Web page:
(National Center on Elder Abuse) Adult Protective Services (APS) are those services provided to insure the safety and well-being of elders and adults with disabilities who are in danger of being mistreated or neglected, are unable to take care of themselves or protect themselves from harm, and have no one to assist them.
Interventions provided by Adult Protective Services include, but are not limited to, receiving reports of adult abuse, exploitation or neglect, investigating these reports, case planning, monitoring and evaluation. In addition to casework services, Adult Protection may provide or arrange for the provision of medical, social, economic, legal, housing, law enforcement or other protective, emergency or supportive services.
In most states, APS caseworkers are the first responders to reports of abuse, neglect, and exploitation of vulnerable adults.
A vulnerable adult is defined as a person who is being mistreated or is in danger of mistreatment and who, due to age and/or disability, is unable to protect himself or herself
Most APS programs serve both older and younger vulnerable adults. In some states, APS is responsible only for cases involving older adults (eligibility may be based on age, incapacity or vulnerability of the adult). A few APS programs serve only younger adults ages 18-59.
- Receiving reports of elder/vulnerable adult abuse, neglect, and/or exploitation
- Investigating these reports
- Assessing victim’s risk
- Assessing victim’s capacity to understand his/her risk and ability to give informed consent
- Developing case plan
- Arranging for emergency shelter, medical care, legal assistance, and supportive services
- Service monitoring
- For an illustration on the APS investigation process, please see the National Adult Protective Services Association (NAPSA) APS Example Flow Chart .
Additional Information About APS
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Professionals and volunteers who provide aging and disability services are well-positioned to identify and report when someone is being mistreated. Their services may be called for to assist survivors of abuse and neglect. Members of the aging and disability network can also educate consumers and family members about prevention strategies.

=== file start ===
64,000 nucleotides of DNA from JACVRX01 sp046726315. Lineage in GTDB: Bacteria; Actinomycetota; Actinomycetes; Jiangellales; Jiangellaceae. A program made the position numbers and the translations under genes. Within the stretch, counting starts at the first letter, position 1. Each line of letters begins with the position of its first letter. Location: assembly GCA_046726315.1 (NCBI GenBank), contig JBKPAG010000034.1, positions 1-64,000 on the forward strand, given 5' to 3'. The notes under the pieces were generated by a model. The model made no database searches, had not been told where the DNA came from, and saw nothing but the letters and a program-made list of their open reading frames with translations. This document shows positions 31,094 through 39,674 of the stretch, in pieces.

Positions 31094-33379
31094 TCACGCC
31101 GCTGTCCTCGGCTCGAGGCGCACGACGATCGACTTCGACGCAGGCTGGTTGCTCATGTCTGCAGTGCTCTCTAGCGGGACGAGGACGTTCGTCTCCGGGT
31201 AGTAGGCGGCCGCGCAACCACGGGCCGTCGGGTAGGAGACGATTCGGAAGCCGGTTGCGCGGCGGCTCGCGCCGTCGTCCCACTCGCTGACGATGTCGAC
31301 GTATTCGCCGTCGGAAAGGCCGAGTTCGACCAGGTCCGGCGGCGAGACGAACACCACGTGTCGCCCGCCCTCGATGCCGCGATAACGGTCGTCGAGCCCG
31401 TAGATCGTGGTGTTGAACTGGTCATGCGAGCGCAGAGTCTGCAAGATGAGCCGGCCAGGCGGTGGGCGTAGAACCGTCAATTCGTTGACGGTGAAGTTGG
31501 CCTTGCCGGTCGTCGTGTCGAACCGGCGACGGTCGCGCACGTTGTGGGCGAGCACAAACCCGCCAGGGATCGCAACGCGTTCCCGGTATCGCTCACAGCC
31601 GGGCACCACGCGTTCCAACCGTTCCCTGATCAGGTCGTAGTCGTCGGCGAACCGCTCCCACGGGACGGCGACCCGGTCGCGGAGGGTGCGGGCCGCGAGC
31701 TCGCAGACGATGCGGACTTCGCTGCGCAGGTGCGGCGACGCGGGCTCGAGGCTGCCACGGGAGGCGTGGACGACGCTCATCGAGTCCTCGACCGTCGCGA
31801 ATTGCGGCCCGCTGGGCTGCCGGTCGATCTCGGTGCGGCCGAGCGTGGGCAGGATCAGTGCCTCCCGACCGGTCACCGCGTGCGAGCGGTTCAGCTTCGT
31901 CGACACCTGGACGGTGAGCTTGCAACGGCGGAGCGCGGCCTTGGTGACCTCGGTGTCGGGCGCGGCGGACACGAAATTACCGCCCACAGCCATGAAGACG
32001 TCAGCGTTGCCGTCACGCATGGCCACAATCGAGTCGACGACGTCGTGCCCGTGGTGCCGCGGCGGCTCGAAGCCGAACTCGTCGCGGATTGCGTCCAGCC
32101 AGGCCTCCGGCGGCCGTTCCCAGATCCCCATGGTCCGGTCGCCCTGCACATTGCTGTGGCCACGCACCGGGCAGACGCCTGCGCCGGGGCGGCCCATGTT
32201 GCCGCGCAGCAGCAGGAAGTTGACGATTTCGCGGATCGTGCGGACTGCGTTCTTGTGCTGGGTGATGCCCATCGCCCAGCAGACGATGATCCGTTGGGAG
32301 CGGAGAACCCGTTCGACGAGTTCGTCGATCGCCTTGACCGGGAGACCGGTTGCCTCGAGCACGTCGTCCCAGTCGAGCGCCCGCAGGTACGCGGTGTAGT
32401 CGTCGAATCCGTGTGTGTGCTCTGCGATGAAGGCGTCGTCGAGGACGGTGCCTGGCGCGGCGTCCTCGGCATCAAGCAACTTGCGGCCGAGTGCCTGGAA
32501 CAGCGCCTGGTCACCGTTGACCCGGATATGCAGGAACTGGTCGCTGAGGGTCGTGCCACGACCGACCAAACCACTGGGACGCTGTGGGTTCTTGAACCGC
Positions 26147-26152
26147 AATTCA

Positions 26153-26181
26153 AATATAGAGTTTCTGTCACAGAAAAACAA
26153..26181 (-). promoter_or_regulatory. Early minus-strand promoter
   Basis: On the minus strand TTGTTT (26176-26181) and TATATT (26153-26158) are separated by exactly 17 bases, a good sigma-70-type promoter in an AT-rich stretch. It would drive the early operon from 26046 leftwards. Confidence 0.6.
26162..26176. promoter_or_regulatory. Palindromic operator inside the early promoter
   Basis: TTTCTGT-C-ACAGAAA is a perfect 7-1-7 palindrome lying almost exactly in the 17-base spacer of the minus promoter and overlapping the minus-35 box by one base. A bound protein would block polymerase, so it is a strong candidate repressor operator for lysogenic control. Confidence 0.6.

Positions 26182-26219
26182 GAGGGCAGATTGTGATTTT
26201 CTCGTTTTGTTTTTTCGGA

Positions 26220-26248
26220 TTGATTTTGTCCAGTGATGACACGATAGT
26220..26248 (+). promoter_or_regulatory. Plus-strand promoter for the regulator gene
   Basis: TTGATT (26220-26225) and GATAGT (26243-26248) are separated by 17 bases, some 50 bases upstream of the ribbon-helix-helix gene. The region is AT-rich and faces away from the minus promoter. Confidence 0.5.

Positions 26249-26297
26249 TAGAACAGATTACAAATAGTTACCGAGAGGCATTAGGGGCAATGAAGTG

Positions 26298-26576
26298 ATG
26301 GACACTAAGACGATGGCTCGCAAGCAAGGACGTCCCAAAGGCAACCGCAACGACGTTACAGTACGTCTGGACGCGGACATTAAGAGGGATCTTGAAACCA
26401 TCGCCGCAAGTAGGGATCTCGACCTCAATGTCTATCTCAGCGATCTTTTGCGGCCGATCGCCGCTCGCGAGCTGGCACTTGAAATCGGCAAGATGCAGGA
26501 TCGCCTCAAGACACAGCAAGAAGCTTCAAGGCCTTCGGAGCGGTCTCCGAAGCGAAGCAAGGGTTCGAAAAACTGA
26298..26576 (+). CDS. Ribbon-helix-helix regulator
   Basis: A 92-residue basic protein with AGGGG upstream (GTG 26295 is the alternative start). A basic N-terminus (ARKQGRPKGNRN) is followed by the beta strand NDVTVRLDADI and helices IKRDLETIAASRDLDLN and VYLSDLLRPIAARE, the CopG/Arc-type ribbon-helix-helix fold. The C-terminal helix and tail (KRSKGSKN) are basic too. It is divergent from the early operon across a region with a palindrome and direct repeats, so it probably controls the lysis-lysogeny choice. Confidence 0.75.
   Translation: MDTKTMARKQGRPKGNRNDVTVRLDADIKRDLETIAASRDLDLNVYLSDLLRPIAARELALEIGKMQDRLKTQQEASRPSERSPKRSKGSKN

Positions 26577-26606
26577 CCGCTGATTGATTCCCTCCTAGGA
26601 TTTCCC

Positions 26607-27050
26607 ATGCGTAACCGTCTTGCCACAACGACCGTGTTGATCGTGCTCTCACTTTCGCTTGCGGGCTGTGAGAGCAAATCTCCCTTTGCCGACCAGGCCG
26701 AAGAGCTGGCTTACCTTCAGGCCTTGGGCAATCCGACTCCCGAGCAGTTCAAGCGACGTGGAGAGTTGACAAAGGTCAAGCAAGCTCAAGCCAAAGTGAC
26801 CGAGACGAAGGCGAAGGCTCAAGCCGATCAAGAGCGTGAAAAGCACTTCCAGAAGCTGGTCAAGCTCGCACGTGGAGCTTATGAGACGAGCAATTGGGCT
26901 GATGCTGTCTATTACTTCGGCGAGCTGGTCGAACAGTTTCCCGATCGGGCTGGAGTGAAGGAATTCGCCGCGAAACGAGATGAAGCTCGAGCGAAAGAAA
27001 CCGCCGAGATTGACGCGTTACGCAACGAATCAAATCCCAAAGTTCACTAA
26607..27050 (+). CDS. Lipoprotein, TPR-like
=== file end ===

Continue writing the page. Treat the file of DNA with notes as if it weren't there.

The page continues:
One of the roles that Adult Protective Services can play is putting together a plan of care marshalling other social services to enhance quality of life, reduce the negative impacts of the experience of abuse, and to reduce the future risk of abuse, neglect, and exploitation. Aging and disability services can include:
- In-home supportive services
- Nutrition programs, including meals on wheels
- Home modifications
- Transportation arrangements
- Caregiver supports
- Assistive devices to aid with daily activities
- Benefits and pension counseling
- Linkages with other aging and disability resources
Learn about social services for Older Americans and Individuals with Disabilities by visiting these websites:
- U.S. Administration on Aging, part of the U.S. Department of Health and Human Services’Administration for Community Living
- Disability.gov, the federal government website for comprehensive information on disability programs and services in communities nationwide.
APS and other social services providers can also help clients develop a safety plan. Safety plans may include connections with domestic violence shelters, counseling, and other services.
Other Intervention Partners
When abuse and neglect occurs, those involved often intersect with many systems. Click the links below to learn about some of the main organizations and systems that address elder and vulnerable adult mistreatment.
National Center on Elder Abuse, Administration on Aging